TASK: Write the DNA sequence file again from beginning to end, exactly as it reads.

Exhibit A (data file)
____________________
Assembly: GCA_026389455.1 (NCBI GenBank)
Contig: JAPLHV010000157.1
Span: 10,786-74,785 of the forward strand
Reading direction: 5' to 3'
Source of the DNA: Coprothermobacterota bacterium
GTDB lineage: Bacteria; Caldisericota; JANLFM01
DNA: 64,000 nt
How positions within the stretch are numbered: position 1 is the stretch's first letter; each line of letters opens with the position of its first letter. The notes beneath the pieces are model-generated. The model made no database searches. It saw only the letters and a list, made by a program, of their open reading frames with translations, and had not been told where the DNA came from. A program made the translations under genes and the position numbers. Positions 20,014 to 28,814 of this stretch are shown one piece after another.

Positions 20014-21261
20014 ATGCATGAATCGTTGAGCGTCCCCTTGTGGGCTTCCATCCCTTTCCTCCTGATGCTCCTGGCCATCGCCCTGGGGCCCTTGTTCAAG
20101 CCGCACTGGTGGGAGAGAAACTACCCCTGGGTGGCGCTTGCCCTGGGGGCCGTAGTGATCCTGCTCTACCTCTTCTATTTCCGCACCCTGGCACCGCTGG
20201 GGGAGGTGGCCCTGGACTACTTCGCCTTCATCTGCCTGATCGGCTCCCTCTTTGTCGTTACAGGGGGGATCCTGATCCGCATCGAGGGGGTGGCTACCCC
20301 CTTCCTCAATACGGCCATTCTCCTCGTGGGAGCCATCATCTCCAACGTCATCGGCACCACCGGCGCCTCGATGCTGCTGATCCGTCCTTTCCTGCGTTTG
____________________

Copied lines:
Assembly: GCA_026389455.1 (NCBI GenBank)
Contig: JAPLHV010000157.1
Span: 10,786-74,785 of the forward strand
Reading direction: 5' to 3'
Source of the DNA: Coprothermobacterota bacterium
GTDB lineage: Bacteria; Caldisericota; JANLFM01
DNA: 64,000 nt
How positions within the stretch are numbered: position 1 is the stretch's first letter; each line of letters opens with the position of its first letter. The notes beneath the pieces are model-generated. The model made no database searches. It saw only the letters and a list, made by a program, of their open reading frames with translations, and had not been told where the DNA came from. A program made the translations under genes and the position numbers. Positions 20,014 to 28,814 of this stretch are shown one piece after another.

Positions 20014-21261
20014 ATGCATGAATCGTTGAGCGTCCCCTTGTGGGCTTCCATCCCTTTCCTCCTGATGCTCCTGGCCATCGCCCTGGGGCCCTTGTTCAAG
20101 CCGCACTGGTGGGAGAGAAACTACCCCTGGGTGGCGCTTGCCCTGGGGGCCGTAGTGATCCTGCTCTACCTCTTCTATTTCCGCACCCTGGCACCGCTGG
20201 GGGAGGTGGCCCTGGACTACTTCGCCTTCATCTGCCTGATCGGCTCCCTCTTTGTCGTTACAGGGGGGATCCTGATCCGCATCGAGGGGGTGGCTACCCC
20301 CTTCCTCAATACGGCCATTCTCCTCGTGGGAGCCATCATCTCCAACGTCATCGGCACCACCGGCGCCTCGATGCTGCTGATCCGTCCTTTCCTGCGTTTG